یک بررسی بین مقطعی از تجربه مصرف کننده هتل و اثرات نسبی بر ارزش های مصرف کننده
|کد مقاله||سال انتشار||مقاله انگلیسی||ترجمه فارسی||تعداد کلمات|
|2605||2013||14 صفحه PDF||سفارش دهید||محاسبه نشده|
Publisher : Elsevier - Science Direct (الزویر - ساینس دایرکت)
Journal : International Journal of Hospitality Management, Volume 32, March 2013, Pages 179–192
One key aspect of the competitive service sector environment is the effort of many businesses to differentiate themselves by creating unique customer experiences that accompany their products and services. The challenge of creating memorable consumer experiences is the proper identification of specific characteristics that influence experiences and gaining a better understanding of how these affect consumers’ perceived value. To this end, this study attempted to develop a model that identifies influencing dimensions of consumer experiences and investigates the composition of consumer experiences and the relative outcome on consumers’ perceived value in a hospitality setting. To initiate this study, an intercept survey approach was taken. The results revealed that both the physical environment and the human interactions have a significant and positive relationship with perceived value. These results can give lodging managers a better understanding of the composition of consumer experiences and how these events influence perceived value.
Nearly 50 years ago, futurist Toffler (1970) pointed to a paradigm shift that would deeply affect goods and services in the future and lead to the economy's next forward movement. He called the strange new sector “experience industries” (Knutson et al., 2006). An experience or experience dimension, for the purposes of this study, is a blend of many individual elements that come together (Shaw and Ivens, 2002) that may involve the consumer emotionally, physically, and intellectually (Mossberg, 2007). Examples of experience dimensions may include physical surroundings (Wakefield and Blodgett, 1996), social surroundings (Arnould and Price, 1993), and other consumers (Silkapit and Fisk, 1985). Carlson (1997) postulated that an experience can be characterized as a steady flow of thoughts and feelings that take place during moments of consciousness regarding experience dimensions. However, an organization cannot grant an experience to the consumer; rather, organizations can only create the environment and the circumstances in which consumers could have an experience (Mossberg, 2007). In other words, the experiences that consumers encounter occur inside them, and the outcome or consumer experience depends on how the consumers, based on a specific situation or state of mind, react to the staged encounters (Csikszentmihalyi, 1990, Mossberg, 2007, Pine and Gilmore, 1999 and Wang, 2002). The place where experiences of pleasure, enjoyment, and entertainment can be encountered, as well as where human interactions occur, was termed the “experiencescape” by O’Dell (2005). No longer are consumers merely inert purchasers but, rather, co-producers who actively build their own consumer experiences through the interaction between the environment, seller, and other consumers (Prahalad and Ramaswamy, 2003). This study principally looks at experience design and the specific elements that compose the design, not the possible experience outcomes (i.e., product branding).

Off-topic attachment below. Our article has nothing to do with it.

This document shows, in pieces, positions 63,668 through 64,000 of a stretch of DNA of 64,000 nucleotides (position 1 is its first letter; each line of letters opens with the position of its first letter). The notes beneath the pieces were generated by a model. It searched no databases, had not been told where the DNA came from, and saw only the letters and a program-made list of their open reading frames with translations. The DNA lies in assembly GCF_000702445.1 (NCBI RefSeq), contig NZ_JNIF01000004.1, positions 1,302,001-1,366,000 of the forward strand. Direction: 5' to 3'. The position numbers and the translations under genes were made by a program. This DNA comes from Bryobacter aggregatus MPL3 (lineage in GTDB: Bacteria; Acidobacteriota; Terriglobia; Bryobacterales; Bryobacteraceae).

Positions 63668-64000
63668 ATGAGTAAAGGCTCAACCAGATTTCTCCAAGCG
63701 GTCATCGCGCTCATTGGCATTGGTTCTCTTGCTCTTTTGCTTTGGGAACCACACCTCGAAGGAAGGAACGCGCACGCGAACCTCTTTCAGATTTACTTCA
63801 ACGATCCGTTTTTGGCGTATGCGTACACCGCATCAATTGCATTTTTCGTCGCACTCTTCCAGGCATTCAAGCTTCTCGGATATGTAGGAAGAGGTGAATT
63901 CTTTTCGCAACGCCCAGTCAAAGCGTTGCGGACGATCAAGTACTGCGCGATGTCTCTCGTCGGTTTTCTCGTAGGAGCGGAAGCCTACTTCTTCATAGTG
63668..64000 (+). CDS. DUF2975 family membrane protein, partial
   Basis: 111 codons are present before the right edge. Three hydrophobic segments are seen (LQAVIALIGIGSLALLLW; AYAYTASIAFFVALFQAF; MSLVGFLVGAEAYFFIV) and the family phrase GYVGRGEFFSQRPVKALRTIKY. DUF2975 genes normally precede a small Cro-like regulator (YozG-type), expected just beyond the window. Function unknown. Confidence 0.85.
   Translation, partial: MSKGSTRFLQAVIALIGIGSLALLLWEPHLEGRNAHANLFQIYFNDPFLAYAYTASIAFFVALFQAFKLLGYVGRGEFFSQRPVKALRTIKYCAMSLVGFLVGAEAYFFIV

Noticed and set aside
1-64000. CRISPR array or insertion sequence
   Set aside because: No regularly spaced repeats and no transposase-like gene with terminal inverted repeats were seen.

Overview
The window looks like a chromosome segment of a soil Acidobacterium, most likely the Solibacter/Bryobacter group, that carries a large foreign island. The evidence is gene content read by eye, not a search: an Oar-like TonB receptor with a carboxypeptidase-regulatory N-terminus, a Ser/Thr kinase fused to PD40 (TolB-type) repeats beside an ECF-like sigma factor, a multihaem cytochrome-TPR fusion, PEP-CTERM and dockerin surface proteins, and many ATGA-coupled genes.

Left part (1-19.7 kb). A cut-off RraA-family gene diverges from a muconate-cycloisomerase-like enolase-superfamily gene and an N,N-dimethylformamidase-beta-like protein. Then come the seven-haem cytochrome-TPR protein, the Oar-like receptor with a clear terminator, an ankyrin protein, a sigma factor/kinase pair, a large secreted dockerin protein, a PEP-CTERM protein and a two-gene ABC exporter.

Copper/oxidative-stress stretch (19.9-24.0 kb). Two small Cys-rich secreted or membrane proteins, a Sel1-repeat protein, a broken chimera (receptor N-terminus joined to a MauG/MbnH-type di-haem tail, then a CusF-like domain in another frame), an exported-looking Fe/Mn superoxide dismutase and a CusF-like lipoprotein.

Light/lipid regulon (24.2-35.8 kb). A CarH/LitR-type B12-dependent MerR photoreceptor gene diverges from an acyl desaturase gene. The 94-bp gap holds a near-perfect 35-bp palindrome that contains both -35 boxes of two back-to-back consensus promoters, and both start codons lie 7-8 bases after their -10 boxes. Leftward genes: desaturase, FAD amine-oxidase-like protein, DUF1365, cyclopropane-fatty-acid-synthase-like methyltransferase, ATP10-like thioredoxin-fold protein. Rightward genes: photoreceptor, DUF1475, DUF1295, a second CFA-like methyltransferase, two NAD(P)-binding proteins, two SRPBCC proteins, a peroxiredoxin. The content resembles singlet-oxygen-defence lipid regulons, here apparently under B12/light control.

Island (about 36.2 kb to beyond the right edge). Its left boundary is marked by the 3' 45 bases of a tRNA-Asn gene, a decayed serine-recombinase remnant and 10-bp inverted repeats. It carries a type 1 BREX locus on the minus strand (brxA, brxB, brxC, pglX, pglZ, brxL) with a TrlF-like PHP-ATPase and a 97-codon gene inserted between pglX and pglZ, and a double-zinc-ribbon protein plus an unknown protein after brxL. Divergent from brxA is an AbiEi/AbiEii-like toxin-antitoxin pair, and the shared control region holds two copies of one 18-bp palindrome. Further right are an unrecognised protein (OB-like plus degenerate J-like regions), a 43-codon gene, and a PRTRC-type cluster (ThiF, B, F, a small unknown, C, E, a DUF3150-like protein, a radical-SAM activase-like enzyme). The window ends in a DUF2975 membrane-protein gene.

نتیجه گیری انگلیسی
The principal aim of this study was to investigate the concept of consumer experience and its role in influencing hotel guests’ perceived value. The first objective was to determine which specific items comprised the PE and HI constructs. The second objective was to investigate the relationship between consumer perceptions of PE and HI and perceived value in a hotel setting. A model was developed based on the literature that proposed that hotel-based experiences were comprised physical environment and human interactions, which, in turn, affected consumers’ perceived value.